The journey to Cowichan on its own could make your harvest season unforgettable.
It begins with a gentle, picturesque drive through the coast, mountains and farmland. Then Cowichan unveils its natural mysticism, and memories of the green and golden valley under the autumn sun leave visitors longing to return.
Only 45 minutes north of Victoria, it is the perfect getaway from city and mainland life, a place to unwind with some “you” time or reconnect with loved ones.
Once there, dwindling days glow longer in “the land warmed by the sun.”
To find Cowichan, cruise the Malahat Drive, a winding, 20-kilometre stretch of highway considered among the most scenic routes in Canada. Stop to take in the views from Villa Eyrie Resort and enjoy a world-class lunch at their Alpina Restaurant overlooking the Saanich Inlet. Malahat Summit and Split Rock also offer incredible ocean and mountain views.
Or catch the Mill Bay Ferry from Brentwood Bay, known widely as the Island’s “most beautiful shortcut.” Take a deep breath of fresh ocean air during the 25-minute sailing across the Saanich Inlet.
Stop for lunch at Bridgemans Bistro at the Mill Bay Marina, just a seven-minute drive up the coastline from the ferry terminal. Every Sunday throughout October, they’ll be serving a new Harvest Meal, a traditional roast beef dinner with Yorkshire pudding, mashed potatoes, seasonal vegetables and a piece of delicious walnut pie paired with a glass of Blue Grouse Quill from local vineyard, Blue Grouse Estate Winery.
Once in the valley, take a winding drive through farmland to see vivid fall colours with a pastoral backdrop.
Trod a less-beaten path on one of more than 170 hiking and biking trails, which cover 180 kilometres across five mountains, offering breathtaking vantage points.
Farm-to-table is a way of life in Cowichan where, each fall, more than 800 farms burst with plump fruits and vegetables.
Thanks to surrounding mountains, a mild climate and fertile soil, the region is home toCanada’s longest growing season, and farmers here make the most of it.
Meet them at the Duncan Farmers Market — one of B.C.’s largest markets — where they share their backyard bounty with pride every Saturday from 9 a.m. to 2 p.m. Check the region’s many roadside farm stands, open seven days a week, at Cowichan Green Community.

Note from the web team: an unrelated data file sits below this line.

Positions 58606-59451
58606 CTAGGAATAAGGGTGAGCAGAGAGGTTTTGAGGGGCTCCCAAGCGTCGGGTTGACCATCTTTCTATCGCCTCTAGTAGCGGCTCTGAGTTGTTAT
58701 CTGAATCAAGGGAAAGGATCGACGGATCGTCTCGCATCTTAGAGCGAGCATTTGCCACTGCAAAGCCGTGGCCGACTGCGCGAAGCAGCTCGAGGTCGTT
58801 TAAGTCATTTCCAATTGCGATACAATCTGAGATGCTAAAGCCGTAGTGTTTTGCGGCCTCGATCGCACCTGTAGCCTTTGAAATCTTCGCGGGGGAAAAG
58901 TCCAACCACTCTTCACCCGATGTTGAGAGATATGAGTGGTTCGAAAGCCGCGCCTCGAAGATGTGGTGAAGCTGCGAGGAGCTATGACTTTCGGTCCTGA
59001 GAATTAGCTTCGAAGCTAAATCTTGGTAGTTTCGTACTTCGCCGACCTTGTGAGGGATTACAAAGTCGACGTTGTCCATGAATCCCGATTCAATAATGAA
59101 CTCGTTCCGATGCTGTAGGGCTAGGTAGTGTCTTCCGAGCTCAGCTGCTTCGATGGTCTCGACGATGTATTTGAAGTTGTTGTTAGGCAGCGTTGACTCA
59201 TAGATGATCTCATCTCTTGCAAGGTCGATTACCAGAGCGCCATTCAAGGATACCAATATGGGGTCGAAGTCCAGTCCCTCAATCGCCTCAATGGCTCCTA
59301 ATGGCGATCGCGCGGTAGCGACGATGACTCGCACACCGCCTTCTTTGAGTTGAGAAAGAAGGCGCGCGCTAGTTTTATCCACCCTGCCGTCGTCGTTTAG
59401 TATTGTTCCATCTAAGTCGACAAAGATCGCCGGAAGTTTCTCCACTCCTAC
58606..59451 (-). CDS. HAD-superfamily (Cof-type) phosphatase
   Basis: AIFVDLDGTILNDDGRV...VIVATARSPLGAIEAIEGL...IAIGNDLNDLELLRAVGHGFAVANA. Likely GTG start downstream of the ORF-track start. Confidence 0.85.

Pair a meal carefully prepared from locally-sourced ingredients with a glass of Pinot noir from the valley, which was recently recognized as an official B.C. wine region, the first to gain such a distinction outside of the Okanagan. Award-winners like the family-owned Rocky Creek Winery bring prestige and fandom to Cowichan’s 14 wineries.
Taste the best of Cowichan’s culinary scene at The Ainslie in downtown Duncan, a restaurant whose proprietors have built strong relationships with local organic farms, wineries, distilleries and artisan producers.
Fall, when salmon are entering the Cowichan River, is a great time of year for fresh-caught seafood in the region, and the Rock Cod Cafe in Cowichan Bay is renowned for it. You can’t go wrong with its fish and chips and fish tacos, which were featured on Food Network Canada’s popular show “You Gotta Eat Here!”
The Genoa Bay Café in Duncan, adjacent to the marina, also offers incredibly fresh local seafood in its mouthwatering jambalaya, Salt Spring Island mussels and famous calamari.
To best understand Cowichan, turn to its nearly 5,000-year history.
Visit the Duncan Totems — the world’s largest collection of publicly-displayed totem poles — which tell compelling stories of the region, on the traditional lands of the Quw'utsun' (Cowichan) people.
Climb Mount Tzouhalem, a famous local landmark steeped in Indigenous history, originally named “Shkewetsen” (meaning “warming in the sun”) by the local people.
Explore and appreciate natural beauty, and unwind close to home. Slow down and savour life in Cowichan.